Ohio – -(Ammoland.com)- Lawsuits are expensive and require OFCC to devote substantial operating revenue for court costs and attorney fees for as long as 2-3 years at a time.
We do this knowing that, even if we prevail, we may not recover every dollar spent. We need your help to protect the sanctity of statewide preemption in Ohio. Please consider a donation, and/or Join OFCC if you are not a supporting member, and ask 2-3 of your friends to join. Share this news on social media and help us defend your rights in Ohio.
Friday, June 22nd, 2018: Today Ohio Attorney General Mike DeWine's office filed a motion seeking permission (“leave”) from the courts to file an Amicus Curiae (“Friend of the Court”) brief in support of the cases Ohioans For Concealed Carry and the Buckeye Firearms Foundation simultaneously filed against both of The Cities of Columbus and Cincinnati, Ohio yesterday.
The State of Ohio states in their brief that they seek:
…to vindicate the effectiveness of a duly enacted state law, R.C. § 9.68, that the Ohio Supreme Court already has determined to be “a general law that displaces municipal firearm ordinances and does not unconstitutionally infringe on municipal home rule authority.”
The AG's office makes succinct points about the legislative intent of statewide preemption, and how what Columbus and Cincinnati have done is a direct example of what the legislature intended to solve when it enacted R.C. 9.68:
Ohio Revised Code 9.68 does not of its own authority preclude state regulation of the sorts of parts or components that the City seeks to outlaw. Rather, it specifies that any such regulation must be accomplished by “uniform laws throughout the state.”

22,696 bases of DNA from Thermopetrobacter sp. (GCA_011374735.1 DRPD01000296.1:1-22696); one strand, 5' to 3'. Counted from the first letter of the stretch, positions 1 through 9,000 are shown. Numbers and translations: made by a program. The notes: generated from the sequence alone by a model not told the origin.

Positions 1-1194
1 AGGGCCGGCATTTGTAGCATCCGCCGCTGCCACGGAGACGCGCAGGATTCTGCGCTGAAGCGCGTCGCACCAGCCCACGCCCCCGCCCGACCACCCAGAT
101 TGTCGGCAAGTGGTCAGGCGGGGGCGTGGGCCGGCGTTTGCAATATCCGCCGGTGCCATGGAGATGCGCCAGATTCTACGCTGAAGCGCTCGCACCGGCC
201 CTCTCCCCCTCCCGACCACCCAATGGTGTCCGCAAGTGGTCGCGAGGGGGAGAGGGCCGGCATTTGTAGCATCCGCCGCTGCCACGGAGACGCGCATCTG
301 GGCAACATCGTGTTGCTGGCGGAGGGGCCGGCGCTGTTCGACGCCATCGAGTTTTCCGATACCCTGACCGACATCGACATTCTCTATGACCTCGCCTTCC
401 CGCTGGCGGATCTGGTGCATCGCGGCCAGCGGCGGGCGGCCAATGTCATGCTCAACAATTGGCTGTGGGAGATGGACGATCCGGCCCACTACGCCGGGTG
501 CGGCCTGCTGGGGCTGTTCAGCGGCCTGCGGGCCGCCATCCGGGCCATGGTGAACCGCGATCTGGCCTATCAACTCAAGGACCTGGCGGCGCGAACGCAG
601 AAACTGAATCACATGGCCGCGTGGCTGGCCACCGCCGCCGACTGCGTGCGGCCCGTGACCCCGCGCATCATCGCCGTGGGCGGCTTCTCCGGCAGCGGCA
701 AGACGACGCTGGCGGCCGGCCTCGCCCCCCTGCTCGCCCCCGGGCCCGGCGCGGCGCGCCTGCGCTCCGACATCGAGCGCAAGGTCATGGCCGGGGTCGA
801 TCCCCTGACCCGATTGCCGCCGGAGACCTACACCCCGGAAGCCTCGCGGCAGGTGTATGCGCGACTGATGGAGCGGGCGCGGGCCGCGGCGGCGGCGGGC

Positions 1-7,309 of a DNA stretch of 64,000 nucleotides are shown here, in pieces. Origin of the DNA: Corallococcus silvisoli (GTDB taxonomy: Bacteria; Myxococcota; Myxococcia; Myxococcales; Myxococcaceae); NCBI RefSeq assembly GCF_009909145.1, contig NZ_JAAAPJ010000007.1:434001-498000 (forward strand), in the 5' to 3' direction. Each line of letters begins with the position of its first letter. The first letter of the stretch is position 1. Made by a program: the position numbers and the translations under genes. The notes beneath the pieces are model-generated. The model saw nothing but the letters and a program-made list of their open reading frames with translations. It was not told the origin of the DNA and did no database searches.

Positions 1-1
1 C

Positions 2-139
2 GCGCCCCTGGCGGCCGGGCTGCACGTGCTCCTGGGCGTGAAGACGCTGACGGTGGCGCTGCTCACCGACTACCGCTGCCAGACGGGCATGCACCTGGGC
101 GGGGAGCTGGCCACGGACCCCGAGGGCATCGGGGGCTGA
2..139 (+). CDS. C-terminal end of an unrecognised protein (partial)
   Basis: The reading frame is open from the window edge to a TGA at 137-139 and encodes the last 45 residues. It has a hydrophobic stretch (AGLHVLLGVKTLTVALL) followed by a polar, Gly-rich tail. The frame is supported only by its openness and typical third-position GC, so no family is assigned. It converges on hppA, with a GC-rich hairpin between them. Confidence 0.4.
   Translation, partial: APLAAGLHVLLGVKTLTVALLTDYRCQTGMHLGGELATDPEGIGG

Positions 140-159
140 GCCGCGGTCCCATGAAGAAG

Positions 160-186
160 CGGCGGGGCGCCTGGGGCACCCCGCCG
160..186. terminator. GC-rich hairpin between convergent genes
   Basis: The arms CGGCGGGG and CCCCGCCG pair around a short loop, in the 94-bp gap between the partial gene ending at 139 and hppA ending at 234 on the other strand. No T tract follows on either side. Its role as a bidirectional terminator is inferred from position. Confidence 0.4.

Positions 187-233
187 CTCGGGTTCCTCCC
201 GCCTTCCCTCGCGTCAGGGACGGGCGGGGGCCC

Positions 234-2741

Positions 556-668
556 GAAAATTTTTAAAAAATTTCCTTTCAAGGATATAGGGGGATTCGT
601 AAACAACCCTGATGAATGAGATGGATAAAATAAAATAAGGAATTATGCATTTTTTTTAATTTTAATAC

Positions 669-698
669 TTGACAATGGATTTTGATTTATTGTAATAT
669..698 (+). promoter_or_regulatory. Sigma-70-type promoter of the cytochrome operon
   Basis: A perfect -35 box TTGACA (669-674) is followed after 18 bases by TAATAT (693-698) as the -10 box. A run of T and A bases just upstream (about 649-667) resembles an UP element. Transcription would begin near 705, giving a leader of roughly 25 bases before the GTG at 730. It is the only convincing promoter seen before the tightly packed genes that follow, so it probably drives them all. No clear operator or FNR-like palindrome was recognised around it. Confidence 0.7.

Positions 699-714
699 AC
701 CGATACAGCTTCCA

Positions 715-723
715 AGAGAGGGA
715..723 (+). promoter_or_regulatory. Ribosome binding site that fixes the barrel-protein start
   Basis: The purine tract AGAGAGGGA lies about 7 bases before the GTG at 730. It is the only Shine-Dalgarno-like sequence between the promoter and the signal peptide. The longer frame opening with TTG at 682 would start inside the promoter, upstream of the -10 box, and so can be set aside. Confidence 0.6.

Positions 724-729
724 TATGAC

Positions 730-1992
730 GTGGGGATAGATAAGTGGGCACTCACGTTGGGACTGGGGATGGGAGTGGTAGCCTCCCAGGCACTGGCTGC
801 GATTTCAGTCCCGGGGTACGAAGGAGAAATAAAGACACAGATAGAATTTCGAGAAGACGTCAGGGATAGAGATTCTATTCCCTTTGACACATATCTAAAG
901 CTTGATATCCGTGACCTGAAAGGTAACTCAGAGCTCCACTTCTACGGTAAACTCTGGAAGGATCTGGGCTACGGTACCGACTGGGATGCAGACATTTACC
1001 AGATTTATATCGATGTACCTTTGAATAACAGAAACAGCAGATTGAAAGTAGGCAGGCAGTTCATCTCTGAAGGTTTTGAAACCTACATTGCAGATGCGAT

The “patchwork” problems that the statute works to avoid, which would threaten differing prohibitions and penalties from jurisdiction to jurisdiction, is demonstrated by a comparison of this Columbus ordinance with a related but by no means, identical ordinance recently adopted by the City of Cincinnati.
That measure, codified in the Cincinnati Municipal Code as § 910-24, targets any “device designed or functioning to accelerate the rate of fire of a firearm to approximate an automatic weapon, including bump stocks, trigger cranks, slide fire devices, and other similar accessories.” Cincinnati Municipal Code § 910-24(a). This definition appears to overlap with, but not mirror, the Columbus City Code definition at issue.
And the penalties for violation appear different: The Cincinnati ordinance (which unlike the Columbus ordinance also covers sale of such parts or components) declares a violation to be “a misdemeanor of the first degree,” Cincinnati Municipal Code § 910-24(c), which pursuant to § 902-5 would call for imprisonment of up to six months and a fine of not more than $1,000.
The Columbus ordinance, by contrast, purports to create “a misdemeanor punishable by up to one year in jail with a mandatory 6 minimum jail term of at least one hundred eighty (180) consecutive days” and “up to a $1500 fine.”
Those differences in statutory scope and in potential punishment illustrate the “confusing patchwork of … restrictions, and criminal penalties” that would confront Ohioans (and others) “as they travel from one jurisdiction to another” within the State if the General Assembly's design to displace local ordinance is not honored.
We are thrilled that the Ohio Attorney General's office sees the need to defend the legislature's intent and the State of Ohio's interests in this regard.
Their help in defending this critical state law from local politicians who are spending taxpayer money grasping at straws looking for ways to circumvent the rule of law is greatly appreciated.
About Ohioans for Concealed Carry:
Ohioans for Concealed Carry, founded in 1999, is a grassroots political activist organization. When founded, the primary goal of OFCC was getting concealed carry passed into law in Ohio. With that accomplished, our mission became to refine the concealed carry law and to expand and preserve the rights of all gun owners in Ohio. Visit: Ohioccw.org